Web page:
Sroczynski v. Shell Oil Co.

Annotate this Case

394 Mass. 222 (1985)

475 N.E.2d 371


Supreme Judicial Court of Massachusetts, Bristol.

December 6, 1984.

March 11, 1985.


Stephen G. Carreiro for the defendant.

Charles R. Desmarais for the plaintiffs.


This action arose when gasoline from an underground tank owned by the defendant allegedly leaked onto the plaintiffs' property. The defendant appeals from the Appellate Division's denial of its petition to establish a report. We dismiss the appeal.

In October, 1980, the plaintiffs filed their complaint in the Superior Court in Bristol County. Pursuant to G.L.c. 231, § 102C, the case was transferred to the New Bedford District Court, where judgment was entered for the plaintiffs on July 15, 1982, in the sum of $40,000. On July 21, the plaintiffs filed a request to retransfer the case to the Superior Court for a new trial. G.L.c. 231, § 102C. On the following day, the defendant attempted unsuccessfully to file a timely motion for *223 a new trial in the District Court, under Dist. Mun. Cts. R. Civ. P. 59 (1982). The District Court clerk refused to accept this motion since he had already forwarded all papers to the Superior Court.[2] Thus occurred the clerical error that transformed this action from a relatively straightforward one into a case of almost Byzantine procedural complexity. A single justice of the Appeals Court remanded the case to the District Court so that the defendant's motion for a new trial could be heard, and later, so that the defendant could claim a report to the Appellate Division. Despite the mandate of Dist. Mun. Cts. R. Civ. P. 64 (c) (4) (1982), the District Court judge failed to act on the defendant's draft report, and the defendant therefore petitioned the Appellate Division to establish the report. See rule 64 (c) (5); rule 64 (e). The Appellate Division decided that the report exceeded the scope of the single justice's order,[3] and denied the petition to establish the report.

The defendant appeals to this court, claiming that the decision of the Appellate Division was based on an issue not properly before it, that is, whether the report included issues that the single justice's order contemplated. The plaintiffs contend that, because the Appellate Division's action was not a final decision, this appeal should be dismissed. In reply, the defendant argues that, since its legal claims were not considered by the Appellate Division, this court should hear the case. We decline to do so and therefore we dismiss the appeal.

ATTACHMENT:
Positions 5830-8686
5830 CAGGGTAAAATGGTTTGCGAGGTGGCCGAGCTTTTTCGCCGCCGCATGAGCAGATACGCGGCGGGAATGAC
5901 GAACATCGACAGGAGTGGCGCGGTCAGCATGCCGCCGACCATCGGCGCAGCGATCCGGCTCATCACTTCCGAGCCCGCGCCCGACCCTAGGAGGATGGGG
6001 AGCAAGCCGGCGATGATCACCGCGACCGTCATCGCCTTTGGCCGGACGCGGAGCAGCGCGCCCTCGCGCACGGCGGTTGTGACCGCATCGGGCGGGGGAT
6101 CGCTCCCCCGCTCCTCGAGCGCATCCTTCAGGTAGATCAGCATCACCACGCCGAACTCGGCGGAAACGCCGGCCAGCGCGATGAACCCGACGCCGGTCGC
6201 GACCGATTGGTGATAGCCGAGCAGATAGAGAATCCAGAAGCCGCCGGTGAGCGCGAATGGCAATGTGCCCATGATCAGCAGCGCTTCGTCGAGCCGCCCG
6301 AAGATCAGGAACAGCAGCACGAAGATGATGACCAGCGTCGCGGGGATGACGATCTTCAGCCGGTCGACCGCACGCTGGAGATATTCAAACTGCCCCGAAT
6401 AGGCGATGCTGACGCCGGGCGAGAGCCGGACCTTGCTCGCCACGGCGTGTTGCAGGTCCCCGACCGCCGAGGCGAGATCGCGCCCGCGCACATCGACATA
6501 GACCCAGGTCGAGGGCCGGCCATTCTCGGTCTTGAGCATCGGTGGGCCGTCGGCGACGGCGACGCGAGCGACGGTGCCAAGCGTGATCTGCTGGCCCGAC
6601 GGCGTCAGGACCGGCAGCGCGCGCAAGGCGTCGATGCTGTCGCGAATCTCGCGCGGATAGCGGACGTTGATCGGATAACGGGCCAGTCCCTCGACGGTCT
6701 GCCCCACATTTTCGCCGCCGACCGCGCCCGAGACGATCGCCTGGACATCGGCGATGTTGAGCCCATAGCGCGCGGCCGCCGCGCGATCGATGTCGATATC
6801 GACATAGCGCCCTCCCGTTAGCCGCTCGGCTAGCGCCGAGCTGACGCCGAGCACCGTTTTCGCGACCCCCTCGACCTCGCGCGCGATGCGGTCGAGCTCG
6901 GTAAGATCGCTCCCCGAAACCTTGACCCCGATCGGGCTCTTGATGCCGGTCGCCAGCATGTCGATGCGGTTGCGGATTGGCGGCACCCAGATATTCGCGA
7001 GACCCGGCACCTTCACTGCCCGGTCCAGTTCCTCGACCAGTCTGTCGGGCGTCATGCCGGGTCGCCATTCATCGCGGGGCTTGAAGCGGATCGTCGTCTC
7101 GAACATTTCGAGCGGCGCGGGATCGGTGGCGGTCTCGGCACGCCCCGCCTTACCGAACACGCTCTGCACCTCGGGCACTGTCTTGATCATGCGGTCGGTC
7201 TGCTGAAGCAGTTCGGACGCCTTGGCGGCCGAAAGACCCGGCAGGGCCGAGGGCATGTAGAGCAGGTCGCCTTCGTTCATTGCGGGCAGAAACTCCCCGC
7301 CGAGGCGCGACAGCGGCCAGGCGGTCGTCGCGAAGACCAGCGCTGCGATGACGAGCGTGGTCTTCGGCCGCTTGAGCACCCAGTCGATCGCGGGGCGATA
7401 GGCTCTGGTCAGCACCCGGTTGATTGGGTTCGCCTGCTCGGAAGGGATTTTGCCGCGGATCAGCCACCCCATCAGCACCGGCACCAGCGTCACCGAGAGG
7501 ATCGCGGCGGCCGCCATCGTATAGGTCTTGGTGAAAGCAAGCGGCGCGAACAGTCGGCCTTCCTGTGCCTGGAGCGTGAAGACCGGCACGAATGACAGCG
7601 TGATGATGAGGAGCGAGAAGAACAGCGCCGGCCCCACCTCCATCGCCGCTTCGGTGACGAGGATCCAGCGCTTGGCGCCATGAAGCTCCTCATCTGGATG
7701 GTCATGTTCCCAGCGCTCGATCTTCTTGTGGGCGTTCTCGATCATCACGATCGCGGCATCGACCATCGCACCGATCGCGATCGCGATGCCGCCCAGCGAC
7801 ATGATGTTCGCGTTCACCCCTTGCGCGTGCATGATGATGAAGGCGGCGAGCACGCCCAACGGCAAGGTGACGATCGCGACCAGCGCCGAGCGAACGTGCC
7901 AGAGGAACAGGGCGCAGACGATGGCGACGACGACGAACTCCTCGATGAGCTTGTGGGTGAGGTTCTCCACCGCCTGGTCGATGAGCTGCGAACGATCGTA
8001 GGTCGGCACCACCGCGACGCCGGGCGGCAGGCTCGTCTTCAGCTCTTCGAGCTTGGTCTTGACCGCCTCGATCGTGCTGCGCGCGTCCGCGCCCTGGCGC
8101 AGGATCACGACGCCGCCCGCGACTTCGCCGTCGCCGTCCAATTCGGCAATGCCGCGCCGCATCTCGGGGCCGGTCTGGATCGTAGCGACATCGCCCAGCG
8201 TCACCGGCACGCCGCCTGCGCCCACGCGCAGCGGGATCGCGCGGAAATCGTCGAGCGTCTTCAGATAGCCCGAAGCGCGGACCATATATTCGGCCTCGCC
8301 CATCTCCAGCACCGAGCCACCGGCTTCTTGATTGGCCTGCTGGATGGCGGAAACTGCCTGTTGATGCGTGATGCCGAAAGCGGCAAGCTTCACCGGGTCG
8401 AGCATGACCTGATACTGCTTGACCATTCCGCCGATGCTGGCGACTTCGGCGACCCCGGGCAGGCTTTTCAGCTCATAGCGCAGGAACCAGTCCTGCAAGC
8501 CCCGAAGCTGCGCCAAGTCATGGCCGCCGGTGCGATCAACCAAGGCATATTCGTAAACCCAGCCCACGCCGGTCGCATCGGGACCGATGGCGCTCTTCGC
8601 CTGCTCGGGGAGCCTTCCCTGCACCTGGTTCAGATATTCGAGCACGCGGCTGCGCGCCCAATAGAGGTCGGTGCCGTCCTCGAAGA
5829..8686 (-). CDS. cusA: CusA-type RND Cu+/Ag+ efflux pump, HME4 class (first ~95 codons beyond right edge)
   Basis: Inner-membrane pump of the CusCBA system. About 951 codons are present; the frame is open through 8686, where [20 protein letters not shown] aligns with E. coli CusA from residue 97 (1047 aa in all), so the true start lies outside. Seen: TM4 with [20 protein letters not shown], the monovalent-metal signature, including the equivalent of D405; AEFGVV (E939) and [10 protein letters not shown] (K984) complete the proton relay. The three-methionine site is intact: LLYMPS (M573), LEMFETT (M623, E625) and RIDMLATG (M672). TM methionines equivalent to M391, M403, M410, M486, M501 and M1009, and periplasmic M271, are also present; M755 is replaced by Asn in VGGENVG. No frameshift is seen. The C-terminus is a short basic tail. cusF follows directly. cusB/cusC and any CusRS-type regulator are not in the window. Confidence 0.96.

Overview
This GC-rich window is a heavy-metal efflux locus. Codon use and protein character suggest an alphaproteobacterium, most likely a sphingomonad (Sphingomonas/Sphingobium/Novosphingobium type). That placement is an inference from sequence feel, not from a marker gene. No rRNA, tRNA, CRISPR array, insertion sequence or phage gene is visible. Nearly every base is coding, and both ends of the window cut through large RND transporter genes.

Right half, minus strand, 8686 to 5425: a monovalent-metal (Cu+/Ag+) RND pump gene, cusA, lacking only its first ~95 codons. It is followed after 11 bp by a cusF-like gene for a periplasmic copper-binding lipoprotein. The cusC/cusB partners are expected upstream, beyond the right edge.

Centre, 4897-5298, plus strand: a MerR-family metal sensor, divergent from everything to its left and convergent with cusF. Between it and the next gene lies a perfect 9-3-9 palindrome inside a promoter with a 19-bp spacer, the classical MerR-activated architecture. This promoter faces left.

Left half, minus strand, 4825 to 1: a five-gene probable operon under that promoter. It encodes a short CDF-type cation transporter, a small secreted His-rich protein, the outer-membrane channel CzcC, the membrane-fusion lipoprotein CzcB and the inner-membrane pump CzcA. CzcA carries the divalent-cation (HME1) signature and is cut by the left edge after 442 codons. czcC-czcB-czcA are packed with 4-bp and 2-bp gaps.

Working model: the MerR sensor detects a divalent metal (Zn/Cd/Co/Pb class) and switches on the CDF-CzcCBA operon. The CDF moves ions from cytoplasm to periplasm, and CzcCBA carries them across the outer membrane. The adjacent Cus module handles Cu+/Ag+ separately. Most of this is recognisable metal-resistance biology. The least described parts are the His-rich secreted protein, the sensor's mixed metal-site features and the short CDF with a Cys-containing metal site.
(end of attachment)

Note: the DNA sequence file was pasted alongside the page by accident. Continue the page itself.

*224 We have stated that a decision of the Appellate Division is not a final one when retrial is available in the Superior Court under G.L.c. 231, § 102C. See, e.g., Greenhouse, Inc. v. Trans World Airlines, Inc., ante 60, 61 (1985); Locke v. Slater, 387 Mass. 682, 684 (1982); Pupillo v. New England Tel. & Tel. Co., 381 Mass. 714, 715 (1980). That is exactly the case here. The defendant had ten days following the decision of the Appellate Division to seek retransfer to the Superior Court. See, e.g., Orasz v. Colonial Tavern, Inc., 365 Mass. 131, 136 (1974); McGloin v. Nilson, 348 Mass. 716, 718-719 (1965). By failing to claim a new trial in the Superior Court within the ten-day time period, the defendant waived that right. Orasz v. Colonial Tavern, Inc., supra. Since the defendant did not exercise its right to retrial in the Superior Court, it may not now claim an appeal to this court from the decision of the Appellate Division. Greenhouse, Inc. v. Trans World Airlines, Inc., supra at 61. In other words, the defendant may not transform an otherwise nonfinal decision of the Appellate Division into a final one merely by failing to exercise its right to retransfer the case to the Superior Court. The defendant's appeal is therefore not properly before this court.

Appeal dismissed.


[1] Lena Sroczynski.

[2] On transfer from the Superior Court, G.L.c. 231, § 102C, as appearing in St. 1978, c. 478, § 262, provides in part that "[t]he parties shall have the benefits of and be subject to the district-municipal courts rules of civil procedure." This includes the right to request and file a draft report for appeal to the Appellate Division, and to move to amend or to make additional findings of fact, to alter or to amend the judgment, or for a new trial. Thus, the District Court should not effect a retransfer to the Superior Court until the completion of, or expiration of the time for, such procedures.

[3] The single justice of the Appeals Court originally allowed the defendant's motion for remand to the District Court for the "limited purpose" of deciding on the defendant's motion for a new trial. The single justice later allowed the defendant's motion to approve remand to the District Court "to pursue a draft report and/or motion to correct inconsistency." The Appellate Division apparently assumed that the second order was still subject to the limitations of the first.